Entries linking to management
1560s, "to handle, train, or direct" (a horse), from the now-obsolete noun manage "the handling or training of a horse; horsemanship" (see manege, which is a modern revival of it), from Old French manège "horsemanship," from Italian maneggio, from maneggiare "to handle, touch," especially "to control a horse," which ultimately from Latin noun manus "hand" (from PIE root *man- (2) "hand").
Extended sense of "control or direct by administrative ability" any sort of business is by 1570s; meaning "to wield (a tool or object) by hand" is from 1580s. Meaning "effect by effort" (hence "succeed in accomplishing") is by 1732. Intransitive sense of "get by, carry on affairs" is suggested by 1650s, in frequent use from mid-19c. Related: Managed; managing. Managed economy was used by 1933.
Manage literally implies handling, and hence primarily belongs to smaller concerns, on which one may at all times keep his hand: as, to manage a house; to manage a theater. Its essential idea is that of constant attention to details: as, only a combination of great abilities with a genius for industry can manage the affairs of an empire. [Century Dictionary]
common suffix of Latin origin forming nouns, originally from French and representing Latin -mentum, which was added to verb stems to make nouns indicating the result or product of the action of the verb or the means or instrument of the action. In Vulgar Latin and Old French it came to be used as a formative in nouns of action. French inserts an -e- between the verbal root and the suffix (as in commenc-e-ment from commenc-er; with verbs in ir, -i- is inserted instead (as in sent-i-ment from sentir).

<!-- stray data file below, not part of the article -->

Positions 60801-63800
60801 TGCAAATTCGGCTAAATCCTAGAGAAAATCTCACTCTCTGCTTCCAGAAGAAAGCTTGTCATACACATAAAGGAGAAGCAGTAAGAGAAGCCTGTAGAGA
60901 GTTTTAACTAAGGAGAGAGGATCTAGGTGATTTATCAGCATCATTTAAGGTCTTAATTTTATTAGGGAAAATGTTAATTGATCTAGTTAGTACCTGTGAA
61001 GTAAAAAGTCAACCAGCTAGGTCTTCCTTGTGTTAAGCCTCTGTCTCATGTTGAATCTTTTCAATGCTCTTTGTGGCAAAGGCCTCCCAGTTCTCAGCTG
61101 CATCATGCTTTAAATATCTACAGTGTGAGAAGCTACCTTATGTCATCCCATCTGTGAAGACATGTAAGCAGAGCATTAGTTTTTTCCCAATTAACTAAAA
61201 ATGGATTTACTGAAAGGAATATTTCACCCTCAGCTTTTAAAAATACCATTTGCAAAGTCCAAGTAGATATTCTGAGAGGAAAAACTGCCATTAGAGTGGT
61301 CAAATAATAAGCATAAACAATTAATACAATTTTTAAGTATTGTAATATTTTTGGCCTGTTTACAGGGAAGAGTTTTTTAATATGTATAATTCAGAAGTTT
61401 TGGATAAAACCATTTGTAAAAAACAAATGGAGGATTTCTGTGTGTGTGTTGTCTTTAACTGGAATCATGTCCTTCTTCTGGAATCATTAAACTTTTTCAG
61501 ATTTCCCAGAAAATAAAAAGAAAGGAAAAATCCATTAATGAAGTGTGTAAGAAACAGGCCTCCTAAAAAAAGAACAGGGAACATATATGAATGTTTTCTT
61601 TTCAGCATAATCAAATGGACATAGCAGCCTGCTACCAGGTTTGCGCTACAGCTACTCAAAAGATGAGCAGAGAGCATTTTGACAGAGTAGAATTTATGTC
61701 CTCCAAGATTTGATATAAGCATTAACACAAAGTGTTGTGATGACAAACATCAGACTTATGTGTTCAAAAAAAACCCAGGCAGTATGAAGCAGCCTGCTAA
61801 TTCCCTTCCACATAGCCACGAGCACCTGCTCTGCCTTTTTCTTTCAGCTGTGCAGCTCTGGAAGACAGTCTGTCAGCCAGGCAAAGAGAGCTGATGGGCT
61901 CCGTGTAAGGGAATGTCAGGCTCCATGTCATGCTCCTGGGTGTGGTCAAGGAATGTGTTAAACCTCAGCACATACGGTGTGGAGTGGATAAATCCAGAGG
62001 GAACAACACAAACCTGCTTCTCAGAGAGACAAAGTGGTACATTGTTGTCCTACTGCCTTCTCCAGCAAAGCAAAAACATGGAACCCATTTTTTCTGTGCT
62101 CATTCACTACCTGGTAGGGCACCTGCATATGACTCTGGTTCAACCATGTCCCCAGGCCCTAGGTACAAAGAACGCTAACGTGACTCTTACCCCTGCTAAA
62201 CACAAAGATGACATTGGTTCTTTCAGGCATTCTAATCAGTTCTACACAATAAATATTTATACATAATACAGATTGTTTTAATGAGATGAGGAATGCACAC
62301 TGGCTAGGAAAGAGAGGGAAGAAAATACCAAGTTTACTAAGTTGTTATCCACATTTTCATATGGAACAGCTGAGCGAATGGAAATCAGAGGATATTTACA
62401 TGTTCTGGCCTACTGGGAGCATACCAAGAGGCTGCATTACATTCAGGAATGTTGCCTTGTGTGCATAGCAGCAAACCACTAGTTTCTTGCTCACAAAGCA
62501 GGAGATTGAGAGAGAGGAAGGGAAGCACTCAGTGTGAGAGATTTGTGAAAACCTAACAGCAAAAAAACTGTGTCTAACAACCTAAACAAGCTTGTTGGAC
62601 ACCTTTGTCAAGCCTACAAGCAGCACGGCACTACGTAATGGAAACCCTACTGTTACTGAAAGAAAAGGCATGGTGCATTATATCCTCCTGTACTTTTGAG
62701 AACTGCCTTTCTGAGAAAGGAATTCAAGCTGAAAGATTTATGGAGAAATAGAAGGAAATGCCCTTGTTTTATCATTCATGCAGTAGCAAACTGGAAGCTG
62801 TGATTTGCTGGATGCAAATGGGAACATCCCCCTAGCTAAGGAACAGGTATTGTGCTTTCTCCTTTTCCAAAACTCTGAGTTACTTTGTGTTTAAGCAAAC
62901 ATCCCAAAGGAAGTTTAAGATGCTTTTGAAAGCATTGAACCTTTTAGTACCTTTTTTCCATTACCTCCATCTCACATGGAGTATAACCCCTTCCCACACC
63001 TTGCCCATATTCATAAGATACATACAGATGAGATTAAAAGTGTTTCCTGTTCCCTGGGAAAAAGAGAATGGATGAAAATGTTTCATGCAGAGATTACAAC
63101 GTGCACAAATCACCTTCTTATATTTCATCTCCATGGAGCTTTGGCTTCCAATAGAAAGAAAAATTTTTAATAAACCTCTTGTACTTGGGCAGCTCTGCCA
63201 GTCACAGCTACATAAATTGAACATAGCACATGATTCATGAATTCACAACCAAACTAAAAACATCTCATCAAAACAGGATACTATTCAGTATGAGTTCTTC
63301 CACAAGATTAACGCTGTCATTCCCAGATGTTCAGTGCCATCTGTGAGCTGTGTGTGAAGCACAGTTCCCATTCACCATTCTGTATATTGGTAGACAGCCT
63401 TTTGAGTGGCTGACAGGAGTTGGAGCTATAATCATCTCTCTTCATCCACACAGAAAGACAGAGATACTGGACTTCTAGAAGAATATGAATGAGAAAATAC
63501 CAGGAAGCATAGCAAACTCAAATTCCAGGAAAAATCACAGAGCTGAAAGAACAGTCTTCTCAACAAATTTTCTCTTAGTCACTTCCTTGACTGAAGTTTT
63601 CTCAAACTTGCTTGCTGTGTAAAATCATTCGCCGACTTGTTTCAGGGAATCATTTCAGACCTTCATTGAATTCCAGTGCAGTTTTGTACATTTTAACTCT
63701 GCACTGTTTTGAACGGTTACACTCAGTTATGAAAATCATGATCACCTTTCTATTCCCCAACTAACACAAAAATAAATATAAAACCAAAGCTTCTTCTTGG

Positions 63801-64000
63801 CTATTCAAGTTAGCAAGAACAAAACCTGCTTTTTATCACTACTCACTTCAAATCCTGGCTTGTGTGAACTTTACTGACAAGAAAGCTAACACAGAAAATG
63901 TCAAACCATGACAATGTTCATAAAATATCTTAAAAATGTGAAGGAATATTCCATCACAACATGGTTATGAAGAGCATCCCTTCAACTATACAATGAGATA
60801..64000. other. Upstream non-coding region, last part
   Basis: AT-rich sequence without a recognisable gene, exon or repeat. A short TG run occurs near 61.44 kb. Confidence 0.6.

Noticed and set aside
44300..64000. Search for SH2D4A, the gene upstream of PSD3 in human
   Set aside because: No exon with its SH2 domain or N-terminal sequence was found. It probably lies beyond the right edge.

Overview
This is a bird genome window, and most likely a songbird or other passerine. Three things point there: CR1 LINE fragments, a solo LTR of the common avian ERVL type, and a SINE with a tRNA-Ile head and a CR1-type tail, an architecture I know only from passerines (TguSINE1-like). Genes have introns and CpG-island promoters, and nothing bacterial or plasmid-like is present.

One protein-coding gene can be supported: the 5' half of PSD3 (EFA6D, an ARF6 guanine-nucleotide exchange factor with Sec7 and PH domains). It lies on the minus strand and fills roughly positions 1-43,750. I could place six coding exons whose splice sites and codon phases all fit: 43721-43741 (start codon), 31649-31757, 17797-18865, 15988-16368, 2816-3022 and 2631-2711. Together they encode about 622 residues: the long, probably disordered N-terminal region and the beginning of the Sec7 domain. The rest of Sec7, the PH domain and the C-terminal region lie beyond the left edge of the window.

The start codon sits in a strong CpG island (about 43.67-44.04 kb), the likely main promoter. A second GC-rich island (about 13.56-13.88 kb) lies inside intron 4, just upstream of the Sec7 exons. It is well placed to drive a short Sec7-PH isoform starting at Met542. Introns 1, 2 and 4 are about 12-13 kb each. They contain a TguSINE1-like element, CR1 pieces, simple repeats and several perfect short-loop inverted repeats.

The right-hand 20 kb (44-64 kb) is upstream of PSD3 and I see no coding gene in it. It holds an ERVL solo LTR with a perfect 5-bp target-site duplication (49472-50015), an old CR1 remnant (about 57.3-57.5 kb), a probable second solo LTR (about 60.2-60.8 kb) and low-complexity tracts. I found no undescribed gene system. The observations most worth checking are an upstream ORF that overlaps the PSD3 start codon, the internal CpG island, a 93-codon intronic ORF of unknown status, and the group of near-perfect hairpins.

Used with English verb stems from 16c. (for example amazement, betterment, merriment, the last of which also illustrates the habit of turning -y to -i- before this suffix).
The stems to which -ment is normally appended are those of verbs; freaks like oddment & funniment should not be made a precedent of; they are themselves due to misconception of merriment, which is not from the adjective, but from an obsolete verb merry to rejoice. [Fowler]
"careless or improper management," 1660s; see mis- (1) "bad, wrong" + management.
updated on May 25, 2022
Dictionary entries near management